We have worked with children, young people and Who Cares? Scotland to produce an alternative version of this report and other accessible resources for children and young people so that they can equally understand the corporate parenting activities which have been delivered in 2018-21, how these have benefited children and young people with care experience, and what future changes and improvements are needed.

A Note about Language

The Independent Care Review completed its work during the three-year period covered by this report, with publication of The Promise in 2020. One of the Independent Care Review’s findings was about language. The use of ‘corporate parent’ as a term was specifically highlighted as potentially demeaning and an example of cold, process-driven relationships. The Independent Care Review avoided use of ‘corporate parent’ and emphasised the importance of Scotland being a ‘good parent’ for those it is responsible for.

Corporate parent is the term used in Scotland to refer to organisations (and individuals who work for them) who have a legal duty to respond to and support the care and protection needs of all children and young people. Their duties are laid out in the Children and Young People (Scotland) Act 2014. In Scotland corporate parents and their duties are set out in legislation. We have therefore continued to use the term corporate parent in this report, given its statutory nature.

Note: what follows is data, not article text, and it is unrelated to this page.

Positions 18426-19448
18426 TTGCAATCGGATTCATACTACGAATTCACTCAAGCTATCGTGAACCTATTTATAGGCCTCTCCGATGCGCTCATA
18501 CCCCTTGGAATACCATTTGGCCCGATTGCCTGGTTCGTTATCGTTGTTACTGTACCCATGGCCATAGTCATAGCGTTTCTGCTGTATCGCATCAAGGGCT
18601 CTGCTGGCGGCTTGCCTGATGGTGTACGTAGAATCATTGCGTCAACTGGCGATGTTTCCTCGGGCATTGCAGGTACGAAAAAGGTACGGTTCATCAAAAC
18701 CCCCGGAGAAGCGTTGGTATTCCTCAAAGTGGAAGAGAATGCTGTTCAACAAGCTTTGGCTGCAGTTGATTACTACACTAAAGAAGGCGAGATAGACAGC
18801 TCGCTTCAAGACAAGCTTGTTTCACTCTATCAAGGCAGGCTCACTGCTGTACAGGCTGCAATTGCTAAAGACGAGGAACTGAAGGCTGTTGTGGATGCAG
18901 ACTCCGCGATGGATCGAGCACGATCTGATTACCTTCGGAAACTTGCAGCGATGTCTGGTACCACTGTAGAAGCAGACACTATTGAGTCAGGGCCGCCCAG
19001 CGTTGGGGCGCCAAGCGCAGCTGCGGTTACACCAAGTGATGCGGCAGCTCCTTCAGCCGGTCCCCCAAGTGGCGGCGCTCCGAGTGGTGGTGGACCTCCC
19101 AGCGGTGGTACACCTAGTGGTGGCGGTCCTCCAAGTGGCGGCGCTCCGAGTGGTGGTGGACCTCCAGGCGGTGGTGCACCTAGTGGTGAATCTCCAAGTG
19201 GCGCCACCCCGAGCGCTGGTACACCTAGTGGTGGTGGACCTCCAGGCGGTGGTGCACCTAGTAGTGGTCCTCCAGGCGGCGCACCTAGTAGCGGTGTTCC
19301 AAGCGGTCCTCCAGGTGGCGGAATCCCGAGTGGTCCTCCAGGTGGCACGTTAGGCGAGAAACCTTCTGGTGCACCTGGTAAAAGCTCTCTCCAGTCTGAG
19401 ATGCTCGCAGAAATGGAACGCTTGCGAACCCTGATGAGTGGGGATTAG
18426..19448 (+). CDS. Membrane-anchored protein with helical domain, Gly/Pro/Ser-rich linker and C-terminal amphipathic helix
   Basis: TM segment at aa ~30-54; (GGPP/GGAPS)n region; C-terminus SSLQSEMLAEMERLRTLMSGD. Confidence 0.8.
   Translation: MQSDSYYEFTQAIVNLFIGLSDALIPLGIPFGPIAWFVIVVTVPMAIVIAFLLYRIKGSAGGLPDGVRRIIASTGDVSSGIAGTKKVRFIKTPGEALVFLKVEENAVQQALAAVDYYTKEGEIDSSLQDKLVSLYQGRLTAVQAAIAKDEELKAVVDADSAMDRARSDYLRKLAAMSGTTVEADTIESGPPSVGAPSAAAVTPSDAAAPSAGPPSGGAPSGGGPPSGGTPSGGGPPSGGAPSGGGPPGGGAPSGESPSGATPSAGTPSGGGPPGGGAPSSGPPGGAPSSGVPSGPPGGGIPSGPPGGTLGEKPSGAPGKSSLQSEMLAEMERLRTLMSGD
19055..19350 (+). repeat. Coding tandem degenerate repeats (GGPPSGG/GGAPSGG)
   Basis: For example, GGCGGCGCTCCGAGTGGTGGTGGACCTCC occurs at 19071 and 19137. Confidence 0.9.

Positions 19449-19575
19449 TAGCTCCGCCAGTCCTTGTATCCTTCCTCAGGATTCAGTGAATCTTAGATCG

Looked after and looked after child are the terms used in current legislation to refer to a child or young person with care and protection needs who is cared for under a formal arrangement with a local authorities. Children who are looked after are either ‘looked after at home’ (living with a parent in their home) or ‘looked after away from home’, for example, by kinship carers, foster carers or residential care.

Contact is the term used in legislation to refer to formal arrangements made for when children in need of care and protection spend time with important people in their lives who they are not living with at that time.

Placement is the word used in legislation to refer to the place where a child is being cared for away from the care of their parents.

Siblings is the word used in the Children (Scotland) Act 2020. It refers to the relationship where two or more children have one or both parents in common, or where they have lived together and have an ongoing relationship which is like this. This is also referred to in the Staying Together and Connected: Getting it Right for Sisters and Brothers guidance as sibling-like. Where possible, brothers’ and/or ‘sisters has been used.

Carers refers to anyone over the age of sixteen who is providing care for a child either formally (having an order through the court or a children’s hearing) or informally (no order from a court or a children’s hearing). A carer who does not have parental rights and responsibilities is still responsible for doing all that is reasonable to safeguard the child’s health, development and welfare.

A care leaver is a young person who ceased to be looked after on, or at any time after, their sixteenth birthday.